Address: Laprida 1212
Telephone: +54 (11) 4824 3302
Closed on Sundays and Mondays.
Museo Nacional de Arte Decorativo
Take a glimpse into what life, architecture, and design looked like for Argentina high society in Buenos Aires during the beginning of the 20th century. This museum is housed in the most stunning French-style mansion of Buenos Aires and has a collection of decorative arts, including furniture, ceramics, and textiles. Located in Recoleta, this mansion was once the palace of Josefina Alvear and Matías Errázuriz Ortúzar, an aristocratic Argentine family.
The house was designed by French architect René Sergent, who also built the Trianon Palace Hotel in Versaille and you notice: the Dining Room (for more than 24 guests) and Ball Room are very similar of the Versailles Palace.
Address: Av. del Libertador 1902
Free on Tuesdays
How to get there: Take bus 10, 15, 37, or 59, or the subway (line D) to the Facultad de Derecho station.
Museo de Arte Contemporáneo de Buenos Aires (MACBA)
This museum focuses on, with a collection of over 7,000 works by Argentine and international artists. The Museum of Contemporary Art in Buenos Aires (MACBA) is one of the most important cultural institutions in Argentina. It is located in the neighborhood of San Telmo in the historic center of Buenos Aires. The museum's mission is to promote contemporary art and to foster a dialogue between artists and the public.
MACBA was founded in 1956 by the art critic Rafael Squirru. It started as a small gallery in his home, but it quickly grew and moved to several different locations before settling in its current location in San Telmo in 2012. The building that houses the museum was originally built in 1915 and was used as a tobacco factory before being converted into a cultural center.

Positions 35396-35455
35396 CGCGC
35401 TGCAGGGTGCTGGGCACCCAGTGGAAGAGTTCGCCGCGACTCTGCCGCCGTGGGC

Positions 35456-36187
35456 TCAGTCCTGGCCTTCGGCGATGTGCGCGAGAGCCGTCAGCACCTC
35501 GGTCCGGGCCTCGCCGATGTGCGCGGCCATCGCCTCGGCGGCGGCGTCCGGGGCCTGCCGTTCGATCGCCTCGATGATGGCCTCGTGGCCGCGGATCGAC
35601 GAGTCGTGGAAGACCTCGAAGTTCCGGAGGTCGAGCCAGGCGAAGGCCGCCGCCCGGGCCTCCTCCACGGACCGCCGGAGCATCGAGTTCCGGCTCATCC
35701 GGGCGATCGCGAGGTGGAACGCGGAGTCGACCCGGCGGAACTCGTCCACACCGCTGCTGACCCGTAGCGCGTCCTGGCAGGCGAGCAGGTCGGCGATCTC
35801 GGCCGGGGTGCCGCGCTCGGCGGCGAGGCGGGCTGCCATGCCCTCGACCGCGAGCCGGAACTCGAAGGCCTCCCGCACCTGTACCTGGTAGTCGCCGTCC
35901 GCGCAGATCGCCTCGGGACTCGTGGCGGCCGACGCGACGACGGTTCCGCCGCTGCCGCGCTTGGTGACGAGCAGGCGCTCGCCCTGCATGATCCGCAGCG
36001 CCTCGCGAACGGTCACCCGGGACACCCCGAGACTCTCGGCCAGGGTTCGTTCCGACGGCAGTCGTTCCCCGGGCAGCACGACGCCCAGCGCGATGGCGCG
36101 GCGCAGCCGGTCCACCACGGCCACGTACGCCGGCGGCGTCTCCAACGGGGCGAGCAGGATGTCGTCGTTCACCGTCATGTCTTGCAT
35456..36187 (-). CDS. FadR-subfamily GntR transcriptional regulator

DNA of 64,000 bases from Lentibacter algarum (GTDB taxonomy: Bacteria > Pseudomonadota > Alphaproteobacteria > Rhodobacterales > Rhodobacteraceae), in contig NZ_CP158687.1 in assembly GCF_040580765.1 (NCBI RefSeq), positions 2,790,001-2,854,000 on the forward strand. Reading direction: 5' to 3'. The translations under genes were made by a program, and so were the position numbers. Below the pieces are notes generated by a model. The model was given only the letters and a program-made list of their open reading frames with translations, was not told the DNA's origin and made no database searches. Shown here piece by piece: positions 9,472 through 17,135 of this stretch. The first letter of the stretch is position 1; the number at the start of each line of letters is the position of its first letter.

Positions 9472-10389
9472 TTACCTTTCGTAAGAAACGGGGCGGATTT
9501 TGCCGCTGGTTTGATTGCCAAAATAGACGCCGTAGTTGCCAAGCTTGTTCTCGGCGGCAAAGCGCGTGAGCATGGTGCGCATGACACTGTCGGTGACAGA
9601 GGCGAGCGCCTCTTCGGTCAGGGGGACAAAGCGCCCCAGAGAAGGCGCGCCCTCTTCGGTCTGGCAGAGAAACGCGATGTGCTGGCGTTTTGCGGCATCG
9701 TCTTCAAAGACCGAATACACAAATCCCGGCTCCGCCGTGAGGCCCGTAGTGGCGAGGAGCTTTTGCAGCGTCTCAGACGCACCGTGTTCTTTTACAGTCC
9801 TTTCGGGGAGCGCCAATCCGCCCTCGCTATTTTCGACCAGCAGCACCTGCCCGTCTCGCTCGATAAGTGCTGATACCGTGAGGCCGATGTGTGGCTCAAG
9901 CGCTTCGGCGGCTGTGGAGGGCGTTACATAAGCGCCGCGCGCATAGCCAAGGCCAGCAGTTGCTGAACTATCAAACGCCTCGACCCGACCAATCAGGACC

The museum's collection consists of more than 7,000 works of art from Argentina and around the world. It includes paintings, sculptures, installations, videos, and photographs, among other mediums. The collection is focused on contemporary art from the second half of the 20th century to the present day.
MACBA also hosts temporary exhibitions throughout the year, showcasing the work of both established and emerging artists. The museum's exhibitions are known for their innovative and thought-provoking themes.
In addition to its exhibitions, MACBA offers a variety of educational programs and events, including lectures, workshops, and guided tours. The museum also has a library that is open to the public and contains more than 10,000 books and publications on contemporary art.
Address: Av. San Juan 328
How to get there: Take bus 4, 8, or 53, or the subway (line E) to the Independencia station.
Museo de Arte Moderno de Buenos Aires (MAMBA)
This experimental art museum in the San Telmo neighborhood has a collection of over 7,000 works of modern art, including paintings, sculptures, and photographs industrial and graphic design, with works from the 1950s to modern day. The museum is housed inside a former tobacco factory and only opened a few years ago—but it's already become a favorite for many art lovers. You will learn about modern art from an Argentine perspective, especially since the museum shows new and more established artists.
Address: Av. San Juan 350
Tel 4361-6919 / 4300-9139
Open on Mondays, closed on Tuesdays
How to get there: Take bus 4, 8, or 53, or the subway (line E) to the Independencia station.